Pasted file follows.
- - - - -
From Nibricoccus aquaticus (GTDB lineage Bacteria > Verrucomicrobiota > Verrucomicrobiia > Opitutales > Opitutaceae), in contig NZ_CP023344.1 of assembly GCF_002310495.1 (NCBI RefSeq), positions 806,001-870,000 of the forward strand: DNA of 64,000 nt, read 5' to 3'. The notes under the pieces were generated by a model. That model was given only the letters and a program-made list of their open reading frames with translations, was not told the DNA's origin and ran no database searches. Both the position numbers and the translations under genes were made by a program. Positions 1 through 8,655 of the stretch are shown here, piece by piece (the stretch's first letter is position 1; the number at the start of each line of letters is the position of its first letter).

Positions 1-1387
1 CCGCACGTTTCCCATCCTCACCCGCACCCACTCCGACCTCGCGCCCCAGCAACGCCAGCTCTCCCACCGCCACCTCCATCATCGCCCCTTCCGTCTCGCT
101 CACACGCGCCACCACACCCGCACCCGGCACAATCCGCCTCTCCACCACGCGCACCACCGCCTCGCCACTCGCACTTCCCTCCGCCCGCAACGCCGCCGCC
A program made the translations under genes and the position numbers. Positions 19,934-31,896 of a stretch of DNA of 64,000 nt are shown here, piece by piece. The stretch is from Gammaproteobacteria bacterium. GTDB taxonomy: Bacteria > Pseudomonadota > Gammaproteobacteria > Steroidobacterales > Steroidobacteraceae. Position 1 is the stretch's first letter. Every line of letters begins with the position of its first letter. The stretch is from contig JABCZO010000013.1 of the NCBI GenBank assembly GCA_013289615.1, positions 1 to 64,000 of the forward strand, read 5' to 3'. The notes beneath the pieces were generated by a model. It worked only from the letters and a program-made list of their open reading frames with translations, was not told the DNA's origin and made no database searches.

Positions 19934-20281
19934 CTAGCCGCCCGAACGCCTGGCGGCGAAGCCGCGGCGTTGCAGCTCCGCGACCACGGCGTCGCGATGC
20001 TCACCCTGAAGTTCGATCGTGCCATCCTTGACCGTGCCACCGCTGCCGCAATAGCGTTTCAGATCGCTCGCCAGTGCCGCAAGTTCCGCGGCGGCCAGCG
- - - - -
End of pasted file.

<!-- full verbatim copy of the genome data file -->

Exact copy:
From Nibricoccus aquaticus (GTDB lineage Bacteria > Verrucomicrobiota > Verrucomicrobiia > Opitutales > Opitutaceae), in contig NZ_CP023344.1 of assembly GCF_002310495.1 (NCBI RefSeq), positions 806,001-870,000 of the forward strand: DNA of 64,000 nt, read 5' to 3'. The notes under the pieces were generated by a model. That model was given only the letters and a program-made list of their open reading frames with translations, was not told the DNA's origin and ran no database searches. Both the position numbers and the translations under genes were made by a program. Positions 1 through 8,655 of the stretch are shown here, piece by piece (the stretch's first letter is position 1; the number at the start of each line of letters is the position of its first letter).

Positions 1-1387
1 CCGCACGTTTCCCATCCTCACCCGCACCCACTCCGACCTCGCGCCCCAGCAACGCCAGCTCTCCCACCGCCACCTCCATCATCGCCCCTTCCGTCTCGCT
101 CACACGCGCCACCACACCCGCACCCGGCACAATCCGCCTCTCCACCACGCGCACCACCGCCTCGCCACTCGCACTTCCCTCCGCCCGCAACGCCGCCGCC
A program made the translations under genes and the position numbers. Positions 19,934-31,896 of a stretch of DNA of 64,000 nt are shown here, piece by piece. The stretch is from Gammaproteobacteria bacterium. GTDB taxonomy: Bacteria > Pseudomonadota > Gammaproteobacteria > Steroidobacterales > Steroidobacteraceae. Position 1 is the stretch's first letter. Every line of letters begins with the position of its first letter. The stretch is from contig JABCZO010000013.1 of the NCBI GenBank assembly GCA_013289615.1, positions 1 to 64,000 of the forward strand, read 5' to 3'. The notes beneath the pieces were generated by a model. It worked only from the letters and a program-made list of their open reading frames with translations, was not told the DNA's origin and made no database searches.

Positions 19934-20281
19934 CTAGCCGCCCGAACGCCTGGCGGCGAAGCCGCGGCGTTGCAGCTCCGCGACCACGGCGTCGCGATGC
20001 TCACCCTGAAGTTCGATCGTGCCATCCTTGACCGTGCCACCGCTGCCGCAATAGCGTTTCAGATCGCTCGCCAGTGCCGCAAGTTCCGCGGCGGCCAGCG